0:03:45.1 BT: Yeah, this is a great question, Matt. I have been heading up EAB’s research around talent writ large, and as I’m sure many of our listeners know and have probably been experiencing over the last year or two, are staff shortages, really pose big challenges when it comes to delivering on student support services of all kinds, and counselling centers, and also campus safety, campus police units too here have not been unscathed by current staffing challenges. In fact, I’ve talked to a couple of schools that have said, and these have been some of the units hardest hit by turnover, and also places where they’re struggling to build a large competitive applicant pool, one chief business officer from a regional institution in the middle of the country recently told me they had double-digit openings in their campus HD and police unit, and had received applications in the single digits, so not even enough folks applying to fill their roles.

0:04:41.3 BT: Now, on the counselling side of things, I think that’s an especially challenging area, many schools were experiencing some understaffing issues in their counselling centers even prior to the last couple of years, pre-pandemic, pre-great resignation. And so this hypercompetitive labor market has only exacerbated the problem, and so one of the exercises my research team has gone through recently is actually running a job description analysis here, and we were trying to gauge, well, how do counselling jobs in higher ed differ from those out of sector?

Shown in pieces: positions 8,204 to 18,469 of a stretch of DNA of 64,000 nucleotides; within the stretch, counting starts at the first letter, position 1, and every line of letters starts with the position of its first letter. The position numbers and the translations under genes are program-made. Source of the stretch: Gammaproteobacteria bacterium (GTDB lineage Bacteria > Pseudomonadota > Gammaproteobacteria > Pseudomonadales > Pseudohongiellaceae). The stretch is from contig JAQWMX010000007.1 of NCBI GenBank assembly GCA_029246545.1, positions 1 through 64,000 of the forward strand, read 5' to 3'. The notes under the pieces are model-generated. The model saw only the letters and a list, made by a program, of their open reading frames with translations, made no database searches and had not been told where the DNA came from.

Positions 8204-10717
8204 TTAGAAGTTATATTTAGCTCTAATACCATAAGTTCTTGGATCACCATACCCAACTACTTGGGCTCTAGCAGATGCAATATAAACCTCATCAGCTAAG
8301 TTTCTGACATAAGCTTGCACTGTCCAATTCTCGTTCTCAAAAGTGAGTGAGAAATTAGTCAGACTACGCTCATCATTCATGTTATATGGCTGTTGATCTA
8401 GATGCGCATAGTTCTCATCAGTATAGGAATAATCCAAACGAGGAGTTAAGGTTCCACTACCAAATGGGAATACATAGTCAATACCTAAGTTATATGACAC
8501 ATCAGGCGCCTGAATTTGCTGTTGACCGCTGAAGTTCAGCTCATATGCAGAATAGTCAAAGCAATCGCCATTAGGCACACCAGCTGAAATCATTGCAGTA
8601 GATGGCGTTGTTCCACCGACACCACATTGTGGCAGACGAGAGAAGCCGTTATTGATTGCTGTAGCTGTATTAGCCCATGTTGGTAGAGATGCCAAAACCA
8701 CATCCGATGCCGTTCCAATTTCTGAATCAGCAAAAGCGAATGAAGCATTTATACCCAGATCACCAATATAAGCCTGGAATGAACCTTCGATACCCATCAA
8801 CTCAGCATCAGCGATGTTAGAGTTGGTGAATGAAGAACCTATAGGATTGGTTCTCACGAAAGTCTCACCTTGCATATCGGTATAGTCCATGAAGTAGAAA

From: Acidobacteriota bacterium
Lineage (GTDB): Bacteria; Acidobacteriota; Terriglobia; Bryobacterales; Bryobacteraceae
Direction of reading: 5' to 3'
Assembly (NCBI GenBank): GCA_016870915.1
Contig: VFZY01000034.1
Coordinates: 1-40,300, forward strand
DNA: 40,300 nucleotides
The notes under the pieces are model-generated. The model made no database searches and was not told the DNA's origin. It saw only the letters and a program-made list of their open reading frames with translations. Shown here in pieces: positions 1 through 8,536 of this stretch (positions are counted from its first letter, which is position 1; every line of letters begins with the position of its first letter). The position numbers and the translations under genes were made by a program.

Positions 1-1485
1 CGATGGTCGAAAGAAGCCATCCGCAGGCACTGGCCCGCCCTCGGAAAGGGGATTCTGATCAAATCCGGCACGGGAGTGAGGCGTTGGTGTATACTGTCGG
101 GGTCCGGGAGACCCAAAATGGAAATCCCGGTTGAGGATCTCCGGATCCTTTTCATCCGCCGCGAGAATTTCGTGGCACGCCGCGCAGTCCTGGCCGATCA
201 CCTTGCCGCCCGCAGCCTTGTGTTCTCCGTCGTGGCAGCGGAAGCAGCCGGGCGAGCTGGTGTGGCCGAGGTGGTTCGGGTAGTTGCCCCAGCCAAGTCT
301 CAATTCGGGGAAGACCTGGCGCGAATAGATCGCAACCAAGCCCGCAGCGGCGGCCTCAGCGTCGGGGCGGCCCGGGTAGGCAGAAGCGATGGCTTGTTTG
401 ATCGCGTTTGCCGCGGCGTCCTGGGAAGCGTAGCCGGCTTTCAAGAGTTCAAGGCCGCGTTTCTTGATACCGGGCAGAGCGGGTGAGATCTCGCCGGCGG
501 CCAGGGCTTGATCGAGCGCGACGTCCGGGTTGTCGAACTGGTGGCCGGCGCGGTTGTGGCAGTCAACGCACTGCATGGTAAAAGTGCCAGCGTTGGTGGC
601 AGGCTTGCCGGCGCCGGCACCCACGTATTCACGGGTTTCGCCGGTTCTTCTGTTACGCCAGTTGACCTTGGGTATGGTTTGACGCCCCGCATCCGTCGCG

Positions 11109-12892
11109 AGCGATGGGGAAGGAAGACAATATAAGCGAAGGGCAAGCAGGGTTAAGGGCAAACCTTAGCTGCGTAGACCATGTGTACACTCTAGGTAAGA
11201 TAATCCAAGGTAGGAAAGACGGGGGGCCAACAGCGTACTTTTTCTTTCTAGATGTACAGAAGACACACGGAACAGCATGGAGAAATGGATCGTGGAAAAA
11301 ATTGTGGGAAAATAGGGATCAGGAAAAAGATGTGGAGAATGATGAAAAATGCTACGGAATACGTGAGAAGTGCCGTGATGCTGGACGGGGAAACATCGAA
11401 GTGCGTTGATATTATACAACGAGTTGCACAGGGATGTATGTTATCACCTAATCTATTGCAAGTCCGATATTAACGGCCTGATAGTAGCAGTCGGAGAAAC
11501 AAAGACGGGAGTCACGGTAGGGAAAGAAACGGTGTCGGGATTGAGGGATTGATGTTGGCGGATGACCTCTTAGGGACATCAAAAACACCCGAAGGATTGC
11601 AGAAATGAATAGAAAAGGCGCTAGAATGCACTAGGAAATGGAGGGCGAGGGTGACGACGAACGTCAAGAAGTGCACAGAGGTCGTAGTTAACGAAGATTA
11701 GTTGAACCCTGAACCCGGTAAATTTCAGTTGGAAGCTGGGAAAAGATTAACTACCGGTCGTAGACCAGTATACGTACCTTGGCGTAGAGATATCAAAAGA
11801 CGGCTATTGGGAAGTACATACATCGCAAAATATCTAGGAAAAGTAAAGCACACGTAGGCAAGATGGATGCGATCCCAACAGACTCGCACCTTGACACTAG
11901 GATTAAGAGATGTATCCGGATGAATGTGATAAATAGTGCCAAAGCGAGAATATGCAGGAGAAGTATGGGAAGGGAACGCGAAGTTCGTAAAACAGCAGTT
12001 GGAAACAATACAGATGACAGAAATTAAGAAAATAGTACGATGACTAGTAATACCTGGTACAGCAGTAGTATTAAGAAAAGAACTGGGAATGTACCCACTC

0:05:15.0 BT: And is that contributing to some of the staffing challenges we’re seeing, some of the burnout, some of the recruitment and retention issues? And the big finding here was, yes, after comparing in and out of sector job descriptions for mental health counsellors, we found that interestingly, higher ed actually tended to offer a slightly higher base salary, so about 2% more than private sector counterparts, which was interesting in and of itself because higher ed is not known perhaps for being able to compete as much on compensation, but despite that higher base salary, higher ed was also two times more likely than out of sector competitors to require a PhD for these roles. And so the barriers to entry are a little bit higher here. And on top of that, the job descriptions themselves in higher ed were 92% longer than out of sector counselling job descriptions, and maybe most importantly, a university spent about 18% fewer words on the employee value proposition, meaning why folks should apply to and work as a counsellor in higher ed versus out of sector, and I think that’s especially important to keep in mind here because our counselling staff have other options, they’re in high demand across the board, it’s not just higher ed who are looking to hire these folks, and for many of them, the benefit of working on a campus maybe isn’t exactly obvious, we need to do a better job articulating that.

0:06:44.2 BT: So just a few findings from some of our work here. I think the big takeaway for campus leaders on this front is to really be assessing what are those critical goals we have on our campus, like counselling staff, and looking at the job descriptions, taking the time to ensure that we’re casting a wider net, that we’re making the case for why they should come to work in higher ed. So certainly something to be keeping an eye on I think for a leader, is that it gets a little bit of the staffing question, but I’d love to pick your brain, Matt, on how institutions have approached or handled response to you, kind of mental health crisis on campus historically, what has been the status… Well, for how staff handle these types of situations?